He has been ranked All-American by Institutional Investor more than 10 times in the last decade (with 6 of those rankings being #1).
Mr. Brackett received his MBA from Rice University in Houston, and holds a BS in Geophysics and a BA in Astronomy from the University of Texas. As a NASA Space Grant Fellow, Bob received his PhD in Earth & Planetary Sciences from Washington University.
President of EKTinteractive in Houston; and producer for Oil-101, our popular, 10-part, mobile-ready series on “How the industry works,” covering upstream, midstream and downstream operations fundamentals.
In parallel with a 25-year career oil and gas career, Marty has spent 15 years providing custom “blended and e-learning” training programs to a variety of technical audiences.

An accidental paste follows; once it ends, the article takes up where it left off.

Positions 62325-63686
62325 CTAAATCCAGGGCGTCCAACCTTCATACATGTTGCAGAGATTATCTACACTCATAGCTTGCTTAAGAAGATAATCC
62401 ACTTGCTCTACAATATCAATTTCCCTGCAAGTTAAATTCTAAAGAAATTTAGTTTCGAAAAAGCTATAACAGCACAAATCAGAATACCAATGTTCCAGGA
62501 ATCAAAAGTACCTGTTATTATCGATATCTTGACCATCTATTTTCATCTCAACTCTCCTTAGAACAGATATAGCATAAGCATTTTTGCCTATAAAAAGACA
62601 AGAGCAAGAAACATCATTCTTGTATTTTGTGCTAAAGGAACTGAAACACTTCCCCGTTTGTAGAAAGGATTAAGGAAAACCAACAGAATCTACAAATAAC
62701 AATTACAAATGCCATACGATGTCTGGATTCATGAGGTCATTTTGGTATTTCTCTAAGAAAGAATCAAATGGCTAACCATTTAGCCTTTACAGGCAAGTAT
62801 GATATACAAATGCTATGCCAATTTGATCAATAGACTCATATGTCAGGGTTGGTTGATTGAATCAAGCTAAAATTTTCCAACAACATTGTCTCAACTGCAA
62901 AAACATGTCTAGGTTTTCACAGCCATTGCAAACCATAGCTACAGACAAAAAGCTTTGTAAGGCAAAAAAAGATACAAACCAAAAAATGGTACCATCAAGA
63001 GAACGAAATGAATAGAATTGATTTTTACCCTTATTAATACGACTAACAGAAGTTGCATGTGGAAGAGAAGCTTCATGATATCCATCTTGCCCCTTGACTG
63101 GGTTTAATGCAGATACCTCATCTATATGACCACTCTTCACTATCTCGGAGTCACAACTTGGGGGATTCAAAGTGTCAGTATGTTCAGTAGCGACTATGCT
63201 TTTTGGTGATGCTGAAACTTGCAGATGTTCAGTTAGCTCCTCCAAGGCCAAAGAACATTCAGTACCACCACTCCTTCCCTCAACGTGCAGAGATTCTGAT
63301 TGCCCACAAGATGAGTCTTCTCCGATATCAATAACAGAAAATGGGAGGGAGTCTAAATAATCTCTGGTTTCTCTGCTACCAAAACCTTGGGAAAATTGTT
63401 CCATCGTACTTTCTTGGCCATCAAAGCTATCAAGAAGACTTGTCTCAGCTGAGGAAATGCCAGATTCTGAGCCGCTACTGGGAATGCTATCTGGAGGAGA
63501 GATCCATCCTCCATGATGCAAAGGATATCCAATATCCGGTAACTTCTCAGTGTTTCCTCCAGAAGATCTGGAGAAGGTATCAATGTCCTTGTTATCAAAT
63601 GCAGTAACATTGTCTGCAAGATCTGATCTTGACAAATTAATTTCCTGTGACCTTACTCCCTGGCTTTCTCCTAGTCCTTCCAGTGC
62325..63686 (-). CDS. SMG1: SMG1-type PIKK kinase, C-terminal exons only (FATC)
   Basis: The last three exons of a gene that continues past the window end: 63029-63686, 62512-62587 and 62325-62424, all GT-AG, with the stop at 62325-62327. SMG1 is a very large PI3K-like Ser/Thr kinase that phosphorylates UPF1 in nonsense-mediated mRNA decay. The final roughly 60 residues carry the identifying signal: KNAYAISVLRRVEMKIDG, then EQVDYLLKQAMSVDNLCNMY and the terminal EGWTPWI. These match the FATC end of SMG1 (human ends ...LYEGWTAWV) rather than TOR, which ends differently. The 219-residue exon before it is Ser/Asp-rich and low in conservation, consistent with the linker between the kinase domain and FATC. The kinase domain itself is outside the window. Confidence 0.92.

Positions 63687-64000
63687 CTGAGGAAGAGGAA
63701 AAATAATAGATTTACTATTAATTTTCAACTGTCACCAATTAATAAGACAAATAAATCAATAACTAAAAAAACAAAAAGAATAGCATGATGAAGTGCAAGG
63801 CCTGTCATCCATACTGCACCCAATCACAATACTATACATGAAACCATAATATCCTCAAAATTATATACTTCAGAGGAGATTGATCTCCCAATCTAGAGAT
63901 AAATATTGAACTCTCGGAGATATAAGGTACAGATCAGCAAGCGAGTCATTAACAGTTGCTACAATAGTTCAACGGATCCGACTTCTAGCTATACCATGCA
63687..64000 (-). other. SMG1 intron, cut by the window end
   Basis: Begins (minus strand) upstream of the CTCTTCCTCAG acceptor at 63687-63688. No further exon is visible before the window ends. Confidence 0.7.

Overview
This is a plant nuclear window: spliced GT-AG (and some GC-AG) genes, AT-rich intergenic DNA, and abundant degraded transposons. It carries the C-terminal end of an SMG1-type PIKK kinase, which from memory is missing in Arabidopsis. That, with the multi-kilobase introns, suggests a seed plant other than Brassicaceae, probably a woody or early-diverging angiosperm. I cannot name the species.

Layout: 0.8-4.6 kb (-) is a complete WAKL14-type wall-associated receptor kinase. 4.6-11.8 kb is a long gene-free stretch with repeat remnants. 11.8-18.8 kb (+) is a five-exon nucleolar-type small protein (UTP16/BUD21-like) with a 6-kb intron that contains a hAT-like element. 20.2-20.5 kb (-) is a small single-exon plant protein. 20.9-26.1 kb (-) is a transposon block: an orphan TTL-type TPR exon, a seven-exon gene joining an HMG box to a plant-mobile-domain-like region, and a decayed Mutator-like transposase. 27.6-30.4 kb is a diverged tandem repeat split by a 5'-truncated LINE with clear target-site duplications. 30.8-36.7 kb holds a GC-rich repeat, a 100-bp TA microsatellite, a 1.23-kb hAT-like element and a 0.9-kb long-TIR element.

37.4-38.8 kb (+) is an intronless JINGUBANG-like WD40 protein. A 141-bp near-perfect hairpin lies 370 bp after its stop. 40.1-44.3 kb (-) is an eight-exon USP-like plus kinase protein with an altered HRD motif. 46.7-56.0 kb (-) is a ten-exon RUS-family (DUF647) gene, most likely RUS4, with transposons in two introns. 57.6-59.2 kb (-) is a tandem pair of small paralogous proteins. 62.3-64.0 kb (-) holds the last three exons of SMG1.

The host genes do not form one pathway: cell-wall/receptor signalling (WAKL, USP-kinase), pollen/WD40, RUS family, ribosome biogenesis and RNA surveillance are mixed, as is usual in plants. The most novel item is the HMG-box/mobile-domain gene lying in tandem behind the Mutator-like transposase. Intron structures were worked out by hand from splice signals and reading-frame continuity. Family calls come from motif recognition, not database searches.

He has global upstream and downstream operations management experience with Schlumberger, Superior Oil-Mobil, Wilson Industries and Exxon, and led the downstream supply chain practice at PwC.
He brings 18 years management experience with Schlumberger, Superior Oil-Mobile, Wilson Industries and Exxon.
Marty has worked with numerous national and international oil and gas company managements to help improve business performance across upstream, midstream and downstream operations.
Like many of the team, Marty is active in the Society of Petroleum Engineers and often presents at industry forums.